TCM theory states that excess of sweet flavor and raw, cold foods damage the Spleen. This is the inflammatory effect of bacterial overgrowth due to food poisoning, high fat and sugar intake. When chronic infections persist due to errors in diet and toxic environments, secondary inflammatory responses become more complex over time and involve more healthy tissues. The TCM correspondences are wind, heat, and damp generating phlegm and blood stasis. Clinical correlations may be considered according to the table below:

Lung/Metal attacking Heart/Fire - arrhythmia, atherosclerosis, cardiovascular disease, hypertension, insomnia

Lung/Metal attacking Spleen/Earth - diabetes, hypoglycemia, fibromyalgia, leukemia, lymphoma

Lung/Metal attacking Kidney/Water - arthritis, osteoporosis, nephritis, myeloproliferative disorders

TCM Pharmacology of Streptococcal Infections by M.M. Van Benschoten, OMD

TCM Pharmacology of Streptococcal Infections by M.M. Van Benschoten, OMD

Streptococcal infections have an incidence of 3.2 to 6.9 cases per 100,000 persons for group A and B type bacteria. Diseases related to group A strep include pharyngitis (strep throat), impetigo, pneumonia, cellulitis, osteomyelitis, otitis media, sinusitis, and meningitis. Outbreaks of group A strep were common before the pasteurization of milk, and recently salad bars have been implicated as a source.

Streptococcus pneumonia, also known as pneumococcus, causes sinusitis, otitis, meningitis, conjunctivitis, pericarditis, and pneumonia. Streptococcus faecalis, also known as enterococcus, can cause urinary tract infection, endocarditis, meningitis, and food poisoning. Streptococcal food poisoning symptoms include diarrhea, vomiting, and abdominal pain. In mild cases, constipation, gas, and bloating may be present. Bacterial overgrowth from refined sugars can include E. coli and Streptococcus faecalis resulting in acid reflux, gastritis, and colitis.

Patients with residual infection after multiple courses of antibiotics can be treated by combining laboratory research on antimicrobial effects of herbs with TCM syndrome differentiation to obtain optimum results. Combining antistreptococcal herbs on the basis of their TCM clinical applications for constipation, diarrhea, cough, sore throat, and fever will provide both symptomatic relief and growth inhibition of the pathogenic factor.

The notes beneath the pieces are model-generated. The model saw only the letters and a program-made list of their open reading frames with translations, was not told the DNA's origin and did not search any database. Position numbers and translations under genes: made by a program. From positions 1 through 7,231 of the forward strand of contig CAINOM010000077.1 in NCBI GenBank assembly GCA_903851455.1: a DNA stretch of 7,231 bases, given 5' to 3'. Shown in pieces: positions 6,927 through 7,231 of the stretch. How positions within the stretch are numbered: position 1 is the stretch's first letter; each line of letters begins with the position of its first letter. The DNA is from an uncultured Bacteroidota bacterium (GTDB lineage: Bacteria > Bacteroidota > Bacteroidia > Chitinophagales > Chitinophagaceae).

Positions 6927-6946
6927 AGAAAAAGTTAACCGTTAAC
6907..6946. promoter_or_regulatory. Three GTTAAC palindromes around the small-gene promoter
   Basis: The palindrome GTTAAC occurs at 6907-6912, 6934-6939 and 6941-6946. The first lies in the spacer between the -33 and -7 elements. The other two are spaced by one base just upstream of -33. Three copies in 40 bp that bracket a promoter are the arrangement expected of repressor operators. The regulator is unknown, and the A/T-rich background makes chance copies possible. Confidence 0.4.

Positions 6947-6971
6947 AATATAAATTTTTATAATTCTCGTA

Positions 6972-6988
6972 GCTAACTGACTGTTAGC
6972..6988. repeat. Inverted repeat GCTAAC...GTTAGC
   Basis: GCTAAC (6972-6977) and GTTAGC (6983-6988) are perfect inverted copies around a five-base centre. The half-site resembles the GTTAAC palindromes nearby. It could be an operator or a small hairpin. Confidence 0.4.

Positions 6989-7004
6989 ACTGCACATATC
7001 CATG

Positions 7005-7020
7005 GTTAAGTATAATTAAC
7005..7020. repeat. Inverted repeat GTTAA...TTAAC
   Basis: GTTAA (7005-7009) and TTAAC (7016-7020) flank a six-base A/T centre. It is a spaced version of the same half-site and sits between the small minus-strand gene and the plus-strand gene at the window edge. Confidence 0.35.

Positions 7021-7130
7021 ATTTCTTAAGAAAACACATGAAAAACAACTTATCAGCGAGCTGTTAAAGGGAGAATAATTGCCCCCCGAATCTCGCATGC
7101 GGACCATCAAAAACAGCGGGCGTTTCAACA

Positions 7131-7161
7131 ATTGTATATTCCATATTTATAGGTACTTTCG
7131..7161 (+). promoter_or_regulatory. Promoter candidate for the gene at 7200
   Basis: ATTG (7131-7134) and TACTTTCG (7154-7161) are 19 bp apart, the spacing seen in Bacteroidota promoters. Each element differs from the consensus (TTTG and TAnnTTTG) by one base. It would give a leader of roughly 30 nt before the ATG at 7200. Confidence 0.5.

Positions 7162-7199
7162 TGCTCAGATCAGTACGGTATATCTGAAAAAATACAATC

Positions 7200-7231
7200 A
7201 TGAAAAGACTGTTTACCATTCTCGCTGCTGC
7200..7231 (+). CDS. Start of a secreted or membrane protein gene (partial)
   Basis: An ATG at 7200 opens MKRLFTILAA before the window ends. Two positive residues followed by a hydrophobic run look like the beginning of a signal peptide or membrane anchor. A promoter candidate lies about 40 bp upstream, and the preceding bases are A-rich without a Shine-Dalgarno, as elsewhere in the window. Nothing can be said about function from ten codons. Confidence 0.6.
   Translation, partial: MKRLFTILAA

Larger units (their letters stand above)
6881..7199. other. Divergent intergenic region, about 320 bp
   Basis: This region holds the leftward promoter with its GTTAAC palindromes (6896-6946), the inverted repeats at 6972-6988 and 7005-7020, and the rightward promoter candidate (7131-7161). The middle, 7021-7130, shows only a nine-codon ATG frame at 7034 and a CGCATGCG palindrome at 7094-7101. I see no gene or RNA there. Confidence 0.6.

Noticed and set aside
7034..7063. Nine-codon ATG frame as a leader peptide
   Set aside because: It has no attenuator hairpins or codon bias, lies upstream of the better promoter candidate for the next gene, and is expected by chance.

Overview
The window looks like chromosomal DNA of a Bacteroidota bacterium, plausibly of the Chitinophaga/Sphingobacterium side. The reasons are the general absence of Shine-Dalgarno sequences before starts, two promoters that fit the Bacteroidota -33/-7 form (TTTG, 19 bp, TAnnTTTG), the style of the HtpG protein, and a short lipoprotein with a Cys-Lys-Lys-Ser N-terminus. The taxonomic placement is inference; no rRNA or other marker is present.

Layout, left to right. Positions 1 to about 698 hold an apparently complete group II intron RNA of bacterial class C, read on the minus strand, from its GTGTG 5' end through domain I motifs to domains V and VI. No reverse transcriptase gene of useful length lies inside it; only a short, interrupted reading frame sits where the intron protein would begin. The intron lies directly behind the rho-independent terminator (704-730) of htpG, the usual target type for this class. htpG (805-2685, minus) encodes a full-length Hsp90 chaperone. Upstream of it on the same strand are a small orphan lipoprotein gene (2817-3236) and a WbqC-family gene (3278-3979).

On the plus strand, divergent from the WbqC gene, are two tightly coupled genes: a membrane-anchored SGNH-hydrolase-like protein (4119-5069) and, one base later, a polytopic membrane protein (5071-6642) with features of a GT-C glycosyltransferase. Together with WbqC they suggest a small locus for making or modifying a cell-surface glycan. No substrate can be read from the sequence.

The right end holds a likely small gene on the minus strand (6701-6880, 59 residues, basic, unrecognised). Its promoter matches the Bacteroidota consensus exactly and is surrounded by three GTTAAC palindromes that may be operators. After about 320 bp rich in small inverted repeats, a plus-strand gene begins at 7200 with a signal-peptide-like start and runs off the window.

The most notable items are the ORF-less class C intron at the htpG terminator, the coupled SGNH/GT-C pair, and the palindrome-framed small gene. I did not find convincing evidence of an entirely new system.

anticonstipation - crataegus (shan zha), curcuma zedoria (e zhu), dandelion (pu gong ying), polygonum cuspidatum (hu zhang), terminalia (he zi)

antidiarrheal - agastache (huo xiang), alpinia officinarum (gao liang jiang), andrographis (chuan xin lian), aucklandia (mu xiang), baphicacanthus (da qing ye), elsholtzia (xiang ru), fraxinus (qin pi), magnolia bark (hou pu), moutan (mu dan pi), paeony (bai shao), sanguisorba (di yu), sargentoxoda (hong teng)

Kidney Disorders: Differential Pulse Diagnosis & Herbal Treatment by Dr. Jimmy Chang!

Great webinar with Dr. Jimmy Chang as he discussed Kidney disorders... more specifically, kidney stones, urinary tract infections, and kidney deficiency and failure.

In class, Dr. Chang talked about the pulse signs for each condition and appropriate herbs to treat the conditions. A class worth watching over and over again!!

To watch the 1 hour class, click here to catch it on the TCM Wisdom Tube!

~Donna Chow, L.Ac.

For more great and FREE recordings of past 1-hr webinars, click here for the TCM Wisdom Tube!

Adverse Reactions, Pharmaceutical Resistance, and Chinese Herbal Medicine by M.M. Van Benschoten, OMD

Adverse Reactions, Pharmaceutical Resistance, and Chinese Herbal Medicine by M.M. Van Benschoten, OMD

How To Explain Acupuncture To Your Patients & Manage Your Practice!

This weekend, 11/2/13-11/3/13, will be 2 great classes with Dr. David Karaba on how to explain to your patients, how acupuncture works (11/2/13) and with Dr. Brad Whisnant on how to build your own private practice and be successful (11/3/13).

Want to get a sneak peek on what these doctors will be talking about?

Check out their FREE 1 hour videos here on our TCM Wisdom Tube:

1. Intro to How Acupuncture Works: Simplify How You Educate Patients and Colleagues with David Karaba - learn what happens to the body when acupuncture is performed so that you can communicate with your patients in this Western world we live in!

2. Intro to Practice Management: Making Private Practice Work with Brad Whisnant - learn key concepts like the location of your practice so that you can do well in a private's not as hard as you think!

~Donna Chow, L.Ac.

For more great and FREE recordings of past 1-hr webinars, click here for the TCM Wisdom Tube!